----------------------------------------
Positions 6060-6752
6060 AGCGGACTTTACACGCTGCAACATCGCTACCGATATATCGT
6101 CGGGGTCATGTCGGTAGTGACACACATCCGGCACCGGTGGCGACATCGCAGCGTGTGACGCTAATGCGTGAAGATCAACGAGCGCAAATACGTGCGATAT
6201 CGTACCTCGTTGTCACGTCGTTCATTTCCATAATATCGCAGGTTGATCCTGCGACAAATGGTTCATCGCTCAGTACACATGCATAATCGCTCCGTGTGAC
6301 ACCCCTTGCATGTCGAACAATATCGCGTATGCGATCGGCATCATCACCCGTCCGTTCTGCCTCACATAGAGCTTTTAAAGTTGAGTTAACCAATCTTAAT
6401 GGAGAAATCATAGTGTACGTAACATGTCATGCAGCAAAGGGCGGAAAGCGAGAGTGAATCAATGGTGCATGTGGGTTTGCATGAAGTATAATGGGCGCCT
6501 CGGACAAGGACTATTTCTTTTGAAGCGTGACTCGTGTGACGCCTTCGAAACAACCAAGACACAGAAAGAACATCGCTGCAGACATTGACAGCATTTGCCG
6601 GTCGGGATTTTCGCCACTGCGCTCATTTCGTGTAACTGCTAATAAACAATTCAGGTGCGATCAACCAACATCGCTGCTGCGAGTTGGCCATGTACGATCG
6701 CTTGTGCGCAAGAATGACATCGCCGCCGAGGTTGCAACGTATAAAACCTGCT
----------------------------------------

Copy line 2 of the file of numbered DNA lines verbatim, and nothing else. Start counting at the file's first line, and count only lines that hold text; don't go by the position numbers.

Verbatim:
6060 AGCGGACTTTACACGCTGCAACATCGCTACCGATATATCGT